Sushil Reddy Shares Takeaways From His E-Car Journey: Part 1

Sushil Reddy is known for expeditions on electric vehicles such as e-bikes and e-cars. Through his journeys, he aims to inform people about the benefits of solar energy
Sushil with his e-car
Sushil with his e-carSushil Reddy

Starting September 12, 2023, Sushil Reddy and his team ventured on a 60-day, 7500+ km journey on an electric car across India to raise awareness about e-mobility as a part of The SunPedal Ride project. The trip started from Mumbai and made a clockwise loop back to Mumbai as per this route map.

Route map shared by Sushil
Route map shared by SushilSushil Reddy

Sharing takeaways from his journey, Reddy writes:

Tips To Charge E-Cars On Long Expeditions In India

Sushil's Mahindra XUV400 electric car on its way to Nashik
Sushil's Mahindra XUV400 electric car on its way to NashikSushil Reddy

Today, more than 50 companies in India are setting up EV charging stations. Each of them has a mobile application which can be downloaded to explore the location and details of the EV charger. PlugShare is another common free resource to discover any charging station across India. One can always look at the electric car's range, map the EV charging stations and plan the charging stops accordingly. My tip would be to plan for multiple charging options to be safe. 

How To Charge E-Cars Outdoors In The Rain

Sushil's e-car at the charging station
Sushil's e-car at the charging stationSushil Reddy

On day 5 of my journey from Dhule to Indore on the Mahindra XUV400 electric car, an orange weather alert was declared on this route for two days with unprecedented rainfall and stormy wind predictions.

The travel distance from Dhule to Indore is 280 kilometres. We started from Dhule with 84 per cent SoC (State of Charge of the battery) and a dashboard range of 290 kilometres. There are 3 EV DC fast chargers on this route. The initial plan was to stop at either of these for a quick top-up charge, which would have been enough to reach Indore without range anxiety. But the weather gods had other plans.

As soon as we left Dhule on the Mumbai-Agra highway, it started raining heavily. After covering 130 kilometres, we reached Rajhans Hotel with two 30 kW DC fast charging connectors. We realised frequent power outages and backup DG sets were being used. These EV chargers were switched off for safety due to an erratic voltage input.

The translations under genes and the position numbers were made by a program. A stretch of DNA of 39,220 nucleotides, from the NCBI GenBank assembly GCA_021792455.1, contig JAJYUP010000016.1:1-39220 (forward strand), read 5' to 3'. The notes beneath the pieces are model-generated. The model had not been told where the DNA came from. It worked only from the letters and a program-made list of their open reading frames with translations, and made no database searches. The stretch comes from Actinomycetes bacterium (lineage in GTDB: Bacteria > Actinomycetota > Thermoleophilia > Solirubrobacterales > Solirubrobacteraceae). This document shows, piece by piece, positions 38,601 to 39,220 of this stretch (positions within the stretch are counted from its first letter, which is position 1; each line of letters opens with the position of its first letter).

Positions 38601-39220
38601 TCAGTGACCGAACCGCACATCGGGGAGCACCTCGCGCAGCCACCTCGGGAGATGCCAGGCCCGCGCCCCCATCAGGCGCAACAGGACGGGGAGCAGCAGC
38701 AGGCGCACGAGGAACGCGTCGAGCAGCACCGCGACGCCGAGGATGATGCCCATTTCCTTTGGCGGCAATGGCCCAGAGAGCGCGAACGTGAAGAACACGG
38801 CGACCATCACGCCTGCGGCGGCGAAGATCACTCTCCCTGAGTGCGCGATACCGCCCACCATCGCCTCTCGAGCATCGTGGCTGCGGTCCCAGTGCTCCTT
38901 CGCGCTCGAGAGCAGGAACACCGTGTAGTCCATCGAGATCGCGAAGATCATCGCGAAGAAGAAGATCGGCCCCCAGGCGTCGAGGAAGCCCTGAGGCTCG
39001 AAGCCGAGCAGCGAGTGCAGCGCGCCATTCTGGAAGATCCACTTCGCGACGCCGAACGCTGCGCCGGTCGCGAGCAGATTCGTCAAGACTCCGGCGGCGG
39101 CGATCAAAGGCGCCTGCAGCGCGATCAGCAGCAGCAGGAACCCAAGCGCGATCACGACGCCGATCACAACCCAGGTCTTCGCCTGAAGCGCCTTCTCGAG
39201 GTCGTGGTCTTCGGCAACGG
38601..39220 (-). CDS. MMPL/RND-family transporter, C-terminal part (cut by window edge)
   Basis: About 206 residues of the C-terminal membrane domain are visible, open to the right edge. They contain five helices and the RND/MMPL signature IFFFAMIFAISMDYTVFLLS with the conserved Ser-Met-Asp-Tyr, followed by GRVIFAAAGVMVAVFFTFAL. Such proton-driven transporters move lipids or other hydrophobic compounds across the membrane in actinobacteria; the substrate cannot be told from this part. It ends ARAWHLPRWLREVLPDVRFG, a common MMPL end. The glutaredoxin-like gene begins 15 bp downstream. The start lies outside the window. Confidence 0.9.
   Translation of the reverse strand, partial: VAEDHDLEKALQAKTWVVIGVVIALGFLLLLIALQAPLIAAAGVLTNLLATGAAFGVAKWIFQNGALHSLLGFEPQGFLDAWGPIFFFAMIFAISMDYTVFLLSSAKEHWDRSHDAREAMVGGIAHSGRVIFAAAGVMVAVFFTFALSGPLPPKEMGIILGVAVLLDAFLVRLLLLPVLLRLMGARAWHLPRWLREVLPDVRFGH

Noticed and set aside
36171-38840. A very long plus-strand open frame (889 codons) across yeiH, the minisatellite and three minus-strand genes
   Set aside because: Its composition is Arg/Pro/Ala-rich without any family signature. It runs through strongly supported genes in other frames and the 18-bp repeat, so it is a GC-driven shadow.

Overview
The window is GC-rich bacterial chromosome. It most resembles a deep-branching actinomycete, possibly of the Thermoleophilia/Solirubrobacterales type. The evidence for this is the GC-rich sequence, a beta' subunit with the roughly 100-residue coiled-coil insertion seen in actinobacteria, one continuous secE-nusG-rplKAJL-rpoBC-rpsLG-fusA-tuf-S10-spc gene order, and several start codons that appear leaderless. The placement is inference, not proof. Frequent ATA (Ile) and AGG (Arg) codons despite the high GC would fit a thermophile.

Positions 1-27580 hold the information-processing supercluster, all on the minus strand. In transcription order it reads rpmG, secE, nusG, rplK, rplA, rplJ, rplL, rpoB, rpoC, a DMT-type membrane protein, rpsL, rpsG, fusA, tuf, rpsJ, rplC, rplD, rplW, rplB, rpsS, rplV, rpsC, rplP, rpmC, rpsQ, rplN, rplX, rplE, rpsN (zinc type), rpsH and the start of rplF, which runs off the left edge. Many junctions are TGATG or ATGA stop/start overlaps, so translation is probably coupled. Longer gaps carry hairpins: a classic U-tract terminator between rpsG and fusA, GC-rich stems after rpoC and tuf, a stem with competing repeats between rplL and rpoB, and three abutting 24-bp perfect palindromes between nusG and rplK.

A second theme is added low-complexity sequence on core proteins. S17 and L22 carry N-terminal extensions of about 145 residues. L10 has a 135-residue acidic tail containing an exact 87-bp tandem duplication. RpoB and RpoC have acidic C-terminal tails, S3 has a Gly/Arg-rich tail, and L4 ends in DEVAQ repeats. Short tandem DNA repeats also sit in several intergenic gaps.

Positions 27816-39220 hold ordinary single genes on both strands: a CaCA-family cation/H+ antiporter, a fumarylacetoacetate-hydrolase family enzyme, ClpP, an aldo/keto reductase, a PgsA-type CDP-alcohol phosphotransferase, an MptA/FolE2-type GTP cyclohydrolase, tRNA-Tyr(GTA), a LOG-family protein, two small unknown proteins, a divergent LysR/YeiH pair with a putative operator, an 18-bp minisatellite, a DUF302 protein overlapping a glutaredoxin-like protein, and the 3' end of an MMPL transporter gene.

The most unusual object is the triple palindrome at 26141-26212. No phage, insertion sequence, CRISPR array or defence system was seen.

Sushil's e-car at the charging station
Sushil's e-car at the charging stationSushil Reddy

Slow charging was the only option with a reliable power source to have enough battery to reach the destination in Indore. Fortunately, we found an Indian Oil Petrol Pump after 50 kilometres, where we stopped and charged the EV with a 16 Amp socket in the pouring rain. It took 2 hours for a 20-kilometre top-up charge due to the low input voltage from the DG set. The electricity grid was cut off due to the storm. The journey took much longer than expected, but we had a good learning experience.

So yes, you can charge the EV outdoors in the rain, but with a few precautions. Water and electronics don't go well together, and dealing with 400 Volts of EV architecture during rain can be tricky. Never hold the EV charging connector with bare, wet hands. Wear rubber soles; do not expose the connector cable directly to water. The source socket should be dry, and if you carry an extension cord, the connection point should also be kept dry. Also, don't use the charger if it is located in a waterlogged area. The charger is built to withstand water intrusion to an extent.

The More You Run It, The More Economical It Gets

Sushil with his e-car
Sushil with his e-carSushil Reddy

Let's calculate the per-kilometre cost of running the electric car considering the cost of electricity as "fuel." Below are the numbers from my journey experience

The Mahindra XUV 400 electric car has a battery capacity of 39.4 kWh, and the average range of this electric car is 250 kilometres per charge.

At a 60 kW DC Fast Charger -

Duration of Charging = 50 minutes 

Battery Level changed from 43 per cent to 94 per cent. 

Units added = 20 kWh

Expenses = INR 402 (including SGST and CGST)

Using a 3.3 kW AC portable charger in a 16 amp 3 pin socket -

Duration of Charging = 10 hours

Battery Level changed from 30 per cent to 83 per cent

Units added = 22 kWh 

Expenses = INR 220/- (considering 10 rupees per unit of electricity) 

Based on these numbers, the per-kilometre cost for the Mahindra XUV 400 electric car is around INR 3/- per kilometre. 

The equivalent petrol/diesel car running cost is at least INR 10/- per kilometre. 

To read takeaways Part 2, click here !

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